I'm curious whether pairing these three elements is a viable combo.
While raging, as a free action the barbarian may leave herself open to attack while preparing devastating counterattacks. Enemies gain a +4 bonus on attack and damage rolls against the barbarian until the beginning of her next turn, but every attack against the barbarian provokes an attack of opportunity from her, which is resolved prior to resolving each enemy attack.
While using the Snake Style feat, when an opponent’s attack misses you, you can make an unarmed strike against that opponent as an attack of opportunity. If this attack of opportunity hits, you can spend an immediate action to make another unarmed strike against the same opponent.
Now assuming you're raging and have already spent a free action on your turn to activate the Come and Get Me rage power and an opponent indeed attempts an attack against you:
1. the attempt to strike you provokes an AoO from you.
Result, three attacks to your opponent's one. If your opponent is foolish enough to continue and attacks you a second time during his turn, you immediately repeat steps 1–5; skipping step 6 because you've already expended your next round's swift action; that is as long as you still have AoS left from your Combat Reflexes feat.
Is this correct?
if he's a player, I'm like 90% sure it's a Taninim monk since their archetype specifically forbids flurrying.
Sorry to disappoint, but I wasn't planning a taninim monk. I had to look it up before I remembered that it's a 3P PC dragon-race. An interesting notion to be sure.
For what it's worth, I tend to agree with Bandw2, Claxon & Graystone that it's unlikely that the monk's Unarmed Strike ability itself is the sort of "effect" that would provide the means to "enhance or improve" the character's other natural weapons. But I needed to check. Although attractive as a notion, it's a circular logic that seems to make it both cause and effect. I can certainly appreciate the opposite viewpoint and would understand if the devs ruled it so, but I find it unlikely to be the case.
Since having the character's natural attacks not becoming secondary would directly improve the character's natural attacks, might that not qualify as an "effect that enhance or improve either manufactured weapons or natural weapons"?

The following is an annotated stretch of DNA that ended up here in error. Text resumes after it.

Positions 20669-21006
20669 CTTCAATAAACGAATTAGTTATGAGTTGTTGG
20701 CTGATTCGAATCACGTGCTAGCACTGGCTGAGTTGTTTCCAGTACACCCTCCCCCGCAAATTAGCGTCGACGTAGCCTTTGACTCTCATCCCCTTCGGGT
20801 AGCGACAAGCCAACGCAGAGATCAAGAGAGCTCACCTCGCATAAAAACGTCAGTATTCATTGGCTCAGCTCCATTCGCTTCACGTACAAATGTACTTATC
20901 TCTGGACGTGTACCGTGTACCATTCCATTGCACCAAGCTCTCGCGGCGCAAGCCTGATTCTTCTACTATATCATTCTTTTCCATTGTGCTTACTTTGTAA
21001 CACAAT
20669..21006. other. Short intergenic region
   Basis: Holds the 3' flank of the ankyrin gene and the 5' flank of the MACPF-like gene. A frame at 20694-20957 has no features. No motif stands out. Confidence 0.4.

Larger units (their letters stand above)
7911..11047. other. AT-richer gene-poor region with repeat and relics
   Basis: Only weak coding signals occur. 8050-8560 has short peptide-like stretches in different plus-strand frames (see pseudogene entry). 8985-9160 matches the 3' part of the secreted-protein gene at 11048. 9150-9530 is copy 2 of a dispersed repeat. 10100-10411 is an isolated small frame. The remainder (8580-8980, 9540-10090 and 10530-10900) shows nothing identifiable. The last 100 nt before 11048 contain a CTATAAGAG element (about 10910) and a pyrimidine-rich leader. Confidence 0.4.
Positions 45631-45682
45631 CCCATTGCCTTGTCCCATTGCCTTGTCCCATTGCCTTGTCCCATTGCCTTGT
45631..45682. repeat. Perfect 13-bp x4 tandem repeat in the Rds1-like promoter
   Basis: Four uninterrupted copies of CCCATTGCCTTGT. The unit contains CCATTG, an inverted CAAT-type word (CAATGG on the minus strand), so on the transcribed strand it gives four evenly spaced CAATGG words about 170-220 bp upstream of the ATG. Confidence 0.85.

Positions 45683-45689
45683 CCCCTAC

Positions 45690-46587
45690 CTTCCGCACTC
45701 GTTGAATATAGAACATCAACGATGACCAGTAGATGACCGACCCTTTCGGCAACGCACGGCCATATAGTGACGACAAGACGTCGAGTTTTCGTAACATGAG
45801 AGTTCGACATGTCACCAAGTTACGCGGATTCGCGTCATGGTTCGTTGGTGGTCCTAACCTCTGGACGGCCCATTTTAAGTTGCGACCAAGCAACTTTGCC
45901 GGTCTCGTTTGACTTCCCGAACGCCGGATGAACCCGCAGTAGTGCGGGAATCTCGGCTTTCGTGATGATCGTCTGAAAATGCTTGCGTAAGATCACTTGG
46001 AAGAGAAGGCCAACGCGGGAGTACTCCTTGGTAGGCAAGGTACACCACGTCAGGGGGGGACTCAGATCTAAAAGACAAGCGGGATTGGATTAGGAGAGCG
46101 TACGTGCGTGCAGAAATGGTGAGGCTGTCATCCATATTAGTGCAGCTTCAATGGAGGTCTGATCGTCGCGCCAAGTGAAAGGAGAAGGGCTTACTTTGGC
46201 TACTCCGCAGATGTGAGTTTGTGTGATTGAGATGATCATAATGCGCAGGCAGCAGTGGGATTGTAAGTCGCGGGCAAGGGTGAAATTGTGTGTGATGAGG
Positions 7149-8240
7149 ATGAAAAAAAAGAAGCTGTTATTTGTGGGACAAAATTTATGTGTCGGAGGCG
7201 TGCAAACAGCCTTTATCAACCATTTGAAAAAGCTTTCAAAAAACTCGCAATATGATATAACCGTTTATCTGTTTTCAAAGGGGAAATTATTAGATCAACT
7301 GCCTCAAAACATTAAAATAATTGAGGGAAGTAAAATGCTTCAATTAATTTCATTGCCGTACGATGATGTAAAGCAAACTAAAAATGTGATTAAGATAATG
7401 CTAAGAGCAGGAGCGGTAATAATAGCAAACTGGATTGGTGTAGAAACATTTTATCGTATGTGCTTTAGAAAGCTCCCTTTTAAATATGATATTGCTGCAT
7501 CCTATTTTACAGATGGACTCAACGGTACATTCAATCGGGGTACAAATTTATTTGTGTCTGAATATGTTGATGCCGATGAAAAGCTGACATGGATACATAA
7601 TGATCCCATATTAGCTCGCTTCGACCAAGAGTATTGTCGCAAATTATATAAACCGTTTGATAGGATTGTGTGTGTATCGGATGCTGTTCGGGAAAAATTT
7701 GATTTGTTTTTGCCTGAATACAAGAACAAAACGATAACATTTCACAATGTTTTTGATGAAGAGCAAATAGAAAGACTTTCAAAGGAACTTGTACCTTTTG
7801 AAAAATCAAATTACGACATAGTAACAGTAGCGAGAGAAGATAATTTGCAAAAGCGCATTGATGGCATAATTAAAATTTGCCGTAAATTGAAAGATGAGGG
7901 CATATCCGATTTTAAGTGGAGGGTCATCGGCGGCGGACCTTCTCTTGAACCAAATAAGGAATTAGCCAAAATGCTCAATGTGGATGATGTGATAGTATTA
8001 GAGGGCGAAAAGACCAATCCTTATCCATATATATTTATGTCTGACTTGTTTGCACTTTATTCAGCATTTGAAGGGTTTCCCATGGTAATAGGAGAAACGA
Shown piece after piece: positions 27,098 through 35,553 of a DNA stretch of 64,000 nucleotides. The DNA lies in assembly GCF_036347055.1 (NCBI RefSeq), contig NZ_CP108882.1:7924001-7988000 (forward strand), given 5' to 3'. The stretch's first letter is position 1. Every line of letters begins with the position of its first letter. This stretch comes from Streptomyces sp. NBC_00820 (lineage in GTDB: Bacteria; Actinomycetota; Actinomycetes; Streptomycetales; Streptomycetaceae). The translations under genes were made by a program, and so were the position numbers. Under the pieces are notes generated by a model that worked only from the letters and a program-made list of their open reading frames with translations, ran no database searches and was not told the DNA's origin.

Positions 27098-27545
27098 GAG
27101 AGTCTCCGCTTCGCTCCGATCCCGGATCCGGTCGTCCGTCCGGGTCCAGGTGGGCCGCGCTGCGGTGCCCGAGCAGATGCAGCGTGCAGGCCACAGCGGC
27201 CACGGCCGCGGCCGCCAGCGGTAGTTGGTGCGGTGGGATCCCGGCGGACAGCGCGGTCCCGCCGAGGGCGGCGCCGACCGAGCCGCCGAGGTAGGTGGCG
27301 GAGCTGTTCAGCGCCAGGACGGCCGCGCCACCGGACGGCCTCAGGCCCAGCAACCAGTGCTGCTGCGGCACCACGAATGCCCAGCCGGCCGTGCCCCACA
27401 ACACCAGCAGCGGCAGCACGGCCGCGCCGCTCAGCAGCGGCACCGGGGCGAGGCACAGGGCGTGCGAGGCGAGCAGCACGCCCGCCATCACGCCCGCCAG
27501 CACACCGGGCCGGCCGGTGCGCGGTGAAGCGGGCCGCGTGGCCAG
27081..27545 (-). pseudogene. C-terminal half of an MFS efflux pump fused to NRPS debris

Not looking to contradict anyone; just want to make sure I get it right. Any all insight is appreciated.
Yeah, I know this has been addressed and debated countless times. That's part of my problem; I can't make heads or tails out of all the threads out there. I'm looking for help in connecting the dots and either confirming or refuting some confusing parts.
Let's say that the character is a medium dragon with monk levels. The idea is for him to fight with two monk unarmed strikes along with the two weapon fighting feat (not flurrying) along with his natural attacks (bite, claw, claw) as part of a full attack routine. The two monk unarmed strikes are, say, a horn butt and tail slap. Disregarding eventual iterative attacks from the unarmed strikes, this character would have five attacks: a bite, two claws, and the two unarmed strikes.
The questions are, what are the penalties to hit with each attack and which attacks receive the character's full Strength bonus to damage and which, if any, get only half the Strength bonus to damage? Does the following line from the monk's Unarmed Strike class feature affect this in any way:
"A monk's unarmed strike is treated as both a manufactured weapon and a natural weapon for the purpose of spells and effects that enhance or improve either manufactured weapons or natural weapons."
If the character's unarmed attacks count as natural weapons, would that make all his attacks primary?
The Songbird of Doom: A Guide to a most unlikely tank and Mechanism of Mass Destruction (Warning: GMs will hate you)
I'm aware that I'm trying to shoehorn psuedo-lycanthrophic abilities into a point buy system not designed for it. It just seemed to be the best way to create the desired race with the Advanced Race Guide without inventing an altogether new ability and assigning it an ad hoc RP cost.
That being said, your suggestion is pretty much what I'd been aiming for, certainly simpler and does seem to be roughly balanced around 11-13 pts or so I'd say. Good suggestion.
As per the title, I'm looking to make a human character with the ability to change into a wolf; only those two shapes, no werewolf hybrid form. Does such a thing exist anywhere already?
Assuming it doesn't, I was looking at how I might do this using the Advanced Race Guide. I figured the easiest way to go about it would be to create a wolf and then simply add the lesser change shape ability to give it a human form. However, I find the point total rather high considering that all the canine bonuses aren't normally usable while in human form. Anyone have a better idea how that might affect the Race Point cost? Here's my preliminary writeup for the race. And suggestions are welcome. Thanks!
The Songbird of Doom: A Guide to a most unlikely tank and Mechanism of Mass Destruction (Warning: GMs will hate you)
This is my Bloodmarked Skinwalker build so far:
1st: Barbarian (urban) 1 [Bat Shape feat]
Are there any obvious flaws or issues I've overlooked?
The Songbird of Doom: A Guide to a most unlikely tank and Mechanism of Mass Destruction (Warning: GMs will hate you)
Initially, the Unchained Rogue looks to be tailor-made for this build but, upon trying to incorporate it, it becomes apparent that its abilities become largely redundant once you add in a level of Swashbuckler and the Amulet of Mighty Fists (Agile) that the build necessitates. A shame; it'd be nice to streamline the build a bit with the Unchained Rogue. Meh.
Even in the real world we're starting to discover a staggering amount of subterranean organisms which by some estimates may, pound for pound, actually outweigh our above-ground biosphere. It's not so hard to imagine that, with the preponderance of vast subterranean caverns and tunnels in most fantasy worlds, that much more elaborate and sustainable ecosystems may develop. Giant mushroom forests, subterranean rivers teaming with blind fish and fungus-scrounging herbivores aren't really all that outlandish. All of it together could form a tightly efficient and sustainable food chain.